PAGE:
Creating Seamless Decal Meshes

Creating Seamless Decal Meshes

I’ve talked quite a bit here on Topology Guides about integrating shapes into meshes. But until this point, I’ve overlooked a surprisingly adequate workaround to traditional modeling practices for integrating shapes onto a surface.

This workaround is the process of using “decal” meshes that hover over the surface of a primary mesh, yet seem to be fully integrated once shaded. The method I’m about to show you works mainly for protruding convex parts of an object. Such as a door handle or a button on a workstation.

For this process, all you need is the “decal” object you want to integrate, and the primary “surface” mesh.

Note: For smaller or concave decals, I highly recommend checking out DECALmachine. It’s a fantastic add-on that’s been spreading like wildfire in the Blender community the past few months.

Start Simple

In addition to the decal and surface we’re using, we’ll also need a 2d lattice roughly in the shape of the bottom of the decal. Along with that, be sure that the decal has a bottom rim with some type of bevel to make sure there’s a smooth transmission between the decal and surface in the later stages.

Once you have all these elements, lay them out in a similar fashion to the screenshot above before you move on to adding vertex groups.

Vertex Groups

We’ll need two vertex groups to get the decal working properly. One for the very outer rim of the decal, and another for the larger area around the base of the decal.

We’ll use these groups later for deforming the decal to the surface using a variety of methods for mesh deformation.

Using Lattices

After laying out the lattice and decal over the surface, you can start to use the lattice to shape the decal.

Start by applying the lattice to the decal using the lattice modifier. Now the lattice has total control over the decal, which isn’t quite what we want, so we’ll need to use the larger vertex group we created earlier to make sure the lattice deforms only the bottom areas of the decal.

After the decal is joined to the lattice, apply a shrinkwrap modifier to the lattice with the surface as the target. This should give a rough version of the final outcome. But don’t quit yet, there’s still a lot of perfecting to do.

Perfecting the Shape

To perfect the surface, the outer rim still needs to be adjusted. Otherwise, at certain low viewing angles, we can sometimes still see a slight gap between the two surfaces. Of course, if this gap isn’t visible on whatever model you’re using, then you can go skip this.

To adjust the rim, apply a shrinkwrap modifier to the decal with the surface as the target. Next, select the rim vertex group to make sure only the rim is affected.

Correcting Normals

At this point, you should have an almost perfect mesh uniform to the target surface, apart from some shading artifacts. If not, come back to this step later and have a look at the troubleshooting tips below.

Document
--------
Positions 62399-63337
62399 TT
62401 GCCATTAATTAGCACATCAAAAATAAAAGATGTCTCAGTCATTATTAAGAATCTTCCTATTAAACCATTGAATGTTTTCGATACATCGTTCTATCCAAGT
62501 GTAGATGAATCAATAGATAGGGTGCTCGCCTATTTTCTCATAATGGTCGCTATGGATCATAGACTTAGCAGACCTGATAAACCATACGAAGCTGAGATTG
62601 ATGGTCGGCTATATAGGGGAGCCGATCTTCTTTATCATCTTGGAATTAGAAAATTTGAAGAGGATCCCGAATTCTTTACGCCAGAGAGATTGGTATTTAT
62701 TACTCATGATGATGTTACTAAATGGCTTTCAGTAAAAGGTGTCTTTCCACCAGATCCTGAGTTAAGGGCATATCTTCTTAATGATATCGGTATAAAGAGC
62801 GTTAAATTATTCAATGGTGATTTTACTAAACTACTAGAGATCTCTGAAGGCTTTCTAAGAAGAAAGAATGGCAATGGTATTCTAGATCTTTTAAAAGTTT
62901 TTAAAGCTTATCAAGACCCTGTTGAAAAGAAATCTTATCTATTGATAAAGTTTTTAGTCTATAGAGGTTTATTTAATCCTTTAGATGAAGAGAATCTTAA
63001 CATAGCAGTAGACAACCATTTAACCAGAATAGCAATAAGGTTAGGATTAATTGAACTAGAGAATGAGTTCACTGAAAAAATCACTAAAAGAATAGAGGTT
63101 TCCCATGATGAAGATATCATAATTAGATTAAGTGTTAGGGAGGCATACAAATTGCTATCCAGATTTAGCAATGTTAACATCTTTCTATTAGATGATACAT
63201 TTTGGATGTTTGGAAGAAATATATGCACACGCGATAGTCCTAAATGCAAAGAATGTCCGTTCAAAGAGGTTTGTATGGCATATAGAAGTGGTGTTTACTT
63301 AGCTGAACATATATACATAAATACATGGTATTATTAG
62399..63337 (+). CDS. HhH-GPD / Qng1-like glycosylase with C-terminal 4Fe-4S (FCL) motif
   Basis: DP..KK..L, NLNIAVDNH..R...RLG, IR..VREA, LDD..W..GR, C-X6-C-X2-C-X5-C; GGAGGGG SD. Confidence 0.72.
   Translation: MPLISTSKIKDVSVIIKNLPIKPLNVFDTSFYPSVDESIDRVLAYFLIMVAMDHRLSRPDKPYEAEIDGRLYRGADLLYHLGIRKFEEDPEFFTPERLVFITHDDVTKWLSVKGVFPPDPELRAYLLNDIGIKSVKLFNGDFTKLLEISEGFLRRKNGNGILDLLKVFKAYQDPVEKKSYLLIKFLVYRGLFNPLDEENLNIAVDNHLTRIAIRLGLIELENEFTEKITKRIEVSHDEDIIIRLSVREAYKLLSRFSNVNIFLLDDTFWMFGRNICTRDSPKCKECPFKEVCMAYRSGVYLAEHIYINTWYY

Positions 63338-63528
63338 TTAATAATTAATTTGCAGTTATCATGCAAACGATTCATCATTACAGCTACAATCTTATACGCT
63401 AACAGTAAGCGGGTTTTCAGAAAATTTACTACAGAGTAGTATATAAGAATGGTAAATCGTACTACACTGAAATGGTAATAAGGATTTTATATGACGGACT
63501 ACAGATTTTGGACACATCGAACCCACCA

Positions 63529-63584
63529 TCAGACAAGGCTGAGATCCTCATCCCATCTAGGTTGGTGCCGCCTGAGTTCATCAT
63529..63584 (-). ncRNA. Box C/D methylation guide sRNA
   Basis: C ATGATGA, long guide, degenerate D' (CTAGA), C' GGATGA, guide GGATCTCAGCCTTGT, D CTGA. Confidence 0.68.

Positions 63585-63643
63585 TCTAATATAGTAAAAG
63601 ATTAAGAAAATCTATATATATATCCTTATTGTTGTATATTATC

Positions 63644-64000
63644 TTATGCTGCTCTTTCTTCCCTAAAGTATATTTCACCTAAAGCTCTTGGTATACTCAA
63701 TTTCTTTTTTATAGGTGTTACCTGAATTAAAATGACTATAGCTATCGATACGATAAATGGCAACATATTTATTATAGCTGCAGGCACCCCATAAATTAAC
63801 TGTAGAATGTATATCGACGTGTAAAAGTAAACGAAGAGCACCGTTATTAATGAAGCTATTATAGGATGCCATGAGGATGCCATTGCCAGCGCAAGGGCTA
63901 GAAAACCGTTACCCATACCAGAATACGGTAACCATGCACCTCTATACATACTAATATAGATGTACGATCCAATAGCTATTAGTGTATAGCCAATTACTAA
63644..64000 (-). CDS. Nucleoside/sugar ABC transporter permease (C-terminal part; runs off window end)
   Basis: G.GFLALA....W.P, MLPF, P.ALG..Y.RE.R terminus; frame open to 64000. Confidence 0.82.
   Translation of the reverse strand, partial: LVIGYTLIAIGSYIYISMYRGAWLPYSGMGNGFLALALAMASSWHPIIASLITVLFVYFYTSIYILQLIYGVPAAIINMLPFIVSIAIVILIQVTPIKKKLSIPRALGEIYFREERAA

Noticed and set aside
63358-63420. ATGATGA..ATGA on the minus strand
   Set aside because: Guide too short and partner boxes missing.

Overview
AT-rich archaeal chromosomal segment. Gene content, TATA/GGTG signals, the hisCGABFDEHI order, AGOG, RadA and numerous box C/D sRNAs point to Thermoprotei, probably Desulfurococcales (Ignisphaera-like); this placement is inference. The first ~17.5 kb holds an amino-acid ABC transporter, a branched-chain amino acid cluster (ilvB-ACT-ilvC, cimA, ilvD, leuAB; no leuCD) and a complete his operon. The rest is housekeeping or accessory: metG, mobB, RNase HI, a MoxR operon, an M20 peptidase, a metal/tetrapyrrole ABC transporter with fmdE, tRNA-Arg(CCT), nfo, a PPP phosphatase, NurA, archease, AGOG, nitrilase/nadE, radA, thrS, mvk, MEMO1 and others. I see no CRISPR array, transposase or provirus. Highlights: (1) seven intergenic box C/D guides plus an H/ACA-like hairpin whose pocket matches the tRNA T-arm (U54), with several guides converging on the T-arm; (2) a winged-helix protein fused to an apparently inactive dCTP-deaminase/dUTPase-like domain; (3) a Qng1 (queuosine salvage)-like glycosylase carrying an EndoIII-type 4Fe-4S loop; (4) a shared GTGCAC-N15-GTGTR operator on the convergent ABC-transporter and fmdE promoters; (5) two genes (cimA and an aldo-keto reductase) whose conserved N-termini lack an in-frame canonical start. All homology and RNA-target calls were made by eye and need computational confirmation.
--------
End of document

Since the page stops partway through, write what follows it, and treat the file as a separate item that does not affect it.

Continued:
If it all looks good, all that’s left is to apply some normal editing hacks to smooth out the shading. Again, this is also a very picky detail so you might be able to get away with skipping it if you’re not doing close-up renderings.

Start by adding a Data Transfer modifier with the surface as the target. Then you can set the settings as shown in the screenshot and click Generate Data Layers near the bottom of the modifier.

To briefly explain what’s going on here, the data transfer modifier can copy the normal information from the surface model and apply it to the decal. Which makes the Render Engine (or viewport) view the two models as a seamless surface. Of course, this only works if the two meshes are approximately in the same location, hence the need for the previous steps in this guide.


If everything went smoothly, great! If not, don’t worry, here are some tips that might help.

Origin Points

Having the origin points of the lattice and decal in the same spot is best when possible. Otherwise, sometimes the decal will not deform with the lattice correctly.

Applying Transforms

Make sure to apply the scale of all objects using CTRL-A.

Setting the Rim Shrinkwrap

If you notice a shadow under the decal, it’s most likely because there’s still a small gap between the surfaces. Adjusting the offset of the shrinkwrap can often solve it. This applies to intercepting pieces as well.

Tweak Data Transfer

If you’re having problems with the edge of the decal shading properly, try tweaking the settings of the Data Transfer modifier. Often times its normals that cause seemingly unsolvable problems. Don’t overlook them.

Still having Problems?

If you’re still having problems, I’ve uploaded an example file herethat has all the settings and modifiers laid out. So if all else fails, you can consult the file for help. ;)

That’s it! I hope this guide was useful. If it was, please consider making a small per-post donation to my Patreon page to support my work here on Topology Guides. I’d really appreciate it. :)

Happy Modeling!